Wednesday, 31 May 2006
At last some real sunshine to venture out in! This is Tordown Farm and we found it by accicent today. Just outside Barnstaple on the road to Landkey is a signpost which reads Tordown Farm Nature Trail. So we followed the signs. They lead us down three miles of single track country lanes to the Farm car park. A handwritten sign told us to report to the farmhouse which we duly did. Tordown Farm is a working farm but they offer a two mile nature trail to visitors for a donation at the Farmhouse, and Cream Teas are on offer in the dining room. The farms wife is very friendly and gave us a map and explained in detail what we had to do. But before we set off we were able to pet the farm's dogs and check out the guinea pigs, lambs, chickens, quails and an owl all kept in various enclosures in the yard.
The walk was very well sign posted with white arrows and took us through fields, over hills, down into wooded valleys and alongside streams. Many of the fields were resident to goats, sheep and cows, who all stopped their feeding to watch us as we passed. The views were fantastic. What made it even better was the fact that we were the only ones there. Apparently they are busier at weekends. After the walk we stopped for a drink then on the way to car were able to feed grass to the pony in the neighbouring field. A great find!
Monday, 29 May 2006
We went to Westward Ho! today to become windswept and frozen at the local Potwalloping Festival. On a day with better weather this could be a fun event with lots to entertain children and grown-ups alike. We stayed long enough to watch an Aikido display and wander round to take in the sights. There were plenty of stalls, a whole marquee dedicated to local crafts, and more market-type wares ranged along the sea front. Bouncy castles seemed to multiply in front of our very eyes there were so many, although not too many that we couldn't find the beer tent! Activities for children included a fancy dress competition, painting pebbles and designing T-shirts.
Potwalloping dates back to Victorian times when all those who lived in the parish spent some time after the Spring tides collecting pebbles that had been washed down off the ridge and throwing them back again. This protected their grazing rights on Northam Burrows, as well as preventing the Burrows from flooding. Potwalloping became something of an event with food and cider laid on as the whole community turned out. I'm told that both my Grandmothers are true potwallopers as they were born in the parish. The tradition gradually died out but the Festival was started in 1995 in order to celebrate the history of the event and it's getting bigger each year.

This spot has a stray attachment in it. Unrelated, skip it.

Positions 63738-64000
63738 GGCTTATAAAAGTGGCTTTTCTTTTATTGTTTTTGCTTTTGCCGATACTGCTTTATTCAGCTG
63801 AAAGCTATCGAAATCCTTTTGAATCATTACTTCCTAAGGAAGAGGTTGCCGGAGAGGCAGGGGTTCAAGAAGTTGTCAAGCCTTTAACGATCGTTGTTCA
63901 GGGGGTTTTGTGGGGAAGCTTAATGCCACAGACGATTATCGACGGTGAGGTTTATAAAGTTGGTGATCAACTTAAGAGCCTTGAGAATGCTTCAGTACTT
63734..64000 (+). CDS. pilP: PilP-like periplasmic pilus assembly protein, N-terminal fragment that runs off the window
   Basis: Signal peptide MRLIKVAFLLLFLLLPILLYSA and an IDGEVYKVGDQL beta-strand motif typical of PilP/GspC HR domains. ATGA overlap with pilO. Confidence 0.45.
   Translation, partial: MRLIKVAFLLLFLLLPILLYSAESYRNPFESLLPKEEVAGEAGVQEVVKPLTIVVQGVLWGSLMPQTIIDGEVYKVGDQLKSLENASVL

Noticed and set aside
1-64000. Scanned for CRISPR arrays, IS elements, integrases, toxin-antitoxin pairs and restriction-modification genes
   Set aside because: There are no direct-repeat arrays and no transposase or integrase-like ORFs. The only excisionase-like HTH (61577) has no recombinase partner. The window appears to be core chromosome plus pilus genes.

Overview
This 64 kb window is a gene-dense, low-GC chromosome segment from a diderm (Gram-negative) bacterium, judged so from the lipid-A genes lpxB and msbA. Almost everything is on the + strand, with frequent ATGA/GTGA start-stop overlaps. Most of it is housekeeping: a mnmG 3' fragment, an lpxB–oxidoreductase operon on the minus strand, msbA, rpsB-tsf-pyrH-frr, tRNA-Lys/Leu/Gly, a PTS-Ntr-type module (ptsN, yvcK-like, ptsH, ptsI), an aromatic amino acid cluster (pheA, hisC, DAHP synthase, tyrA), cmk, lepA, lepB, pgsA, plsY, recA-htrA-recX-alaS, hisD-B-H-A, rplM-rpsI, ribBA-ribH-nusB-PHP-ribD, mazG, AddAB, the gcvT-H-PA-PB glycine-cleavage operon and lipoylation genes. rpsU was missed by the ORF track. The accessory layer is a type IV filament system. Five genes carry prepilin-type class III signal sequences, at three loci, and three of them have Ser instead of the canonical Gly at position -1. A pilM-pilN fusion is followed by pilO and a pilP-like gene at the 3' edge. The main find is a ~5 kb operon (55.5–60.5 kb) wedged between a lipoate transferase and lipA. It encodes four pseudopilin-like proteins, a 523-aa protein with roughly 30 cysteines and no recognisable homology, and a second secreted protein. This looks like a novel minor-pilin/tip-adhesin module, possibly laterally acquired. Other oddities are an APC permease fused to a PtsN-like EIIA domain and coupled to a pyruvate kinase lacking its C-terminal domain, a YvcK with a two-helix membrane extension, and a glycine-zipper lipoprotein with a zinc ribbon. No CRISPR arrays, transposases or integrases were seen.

The best entertainment of the day was provided by my two youngest daughters Sumo wrestling in giant plastic padded suits. I laughed so much I cried!
Saturday, 27 May 2006
We had the opportunity in the last couple of weeks to meet some folks who were doing a lot of hiking in the area. Two fellows, Steve and Mike, hiked to here from Ely, following the Kekakabic Trail. They said that it was decent hiking, though there were some trees over the trail, and they also had some cold, wet weather to put up with. They stayed with us for a few nights, and were joined by two more companions. Then they took off and hiked the Border Route Trail, from Loon Lake all the way to McFarland Lake. Now that is a lot of hiking in just a couple of weeks! The two ends of the Border Route were in great shape, but the middle section was more challenging. In some places, the blowdowns were thick, and paths around them had been trodden often. In other places, there were beaver dams to cross over, with water several inches deep. The improved weather conditions also brought out the black flies and mosquitoes in the deep woods where they were, so that head nets were a welcome tool. Overall, they said that it was a good experience.
On Thursday, I did a shuttle trip for another fellow who set out to hike the Border Route on a solo journey. I met Scott at McFarland Lake, and we headed back to Loon Lake, so that he, too, could start from the same location as the other guys. We had the good fortune, while driving near the Laurentian Divide, to see a timber wolf crossing the Gunflint Trail. I was so excited! Scott had his camera nearby, and he was able to take a couple of photos. What amazed me about this wolf was his nonchalant manner as he crossed in front of us. He sauntered by, in a trot, and headed up a powerline cut. When I clicked my tongue at him, he paused to look down at us, then continued out of sight. As I mentioned during the winter, I knew that I was going to miss seeing these animals as often as we had. Maybe I'll get more chances like this one yet this summer.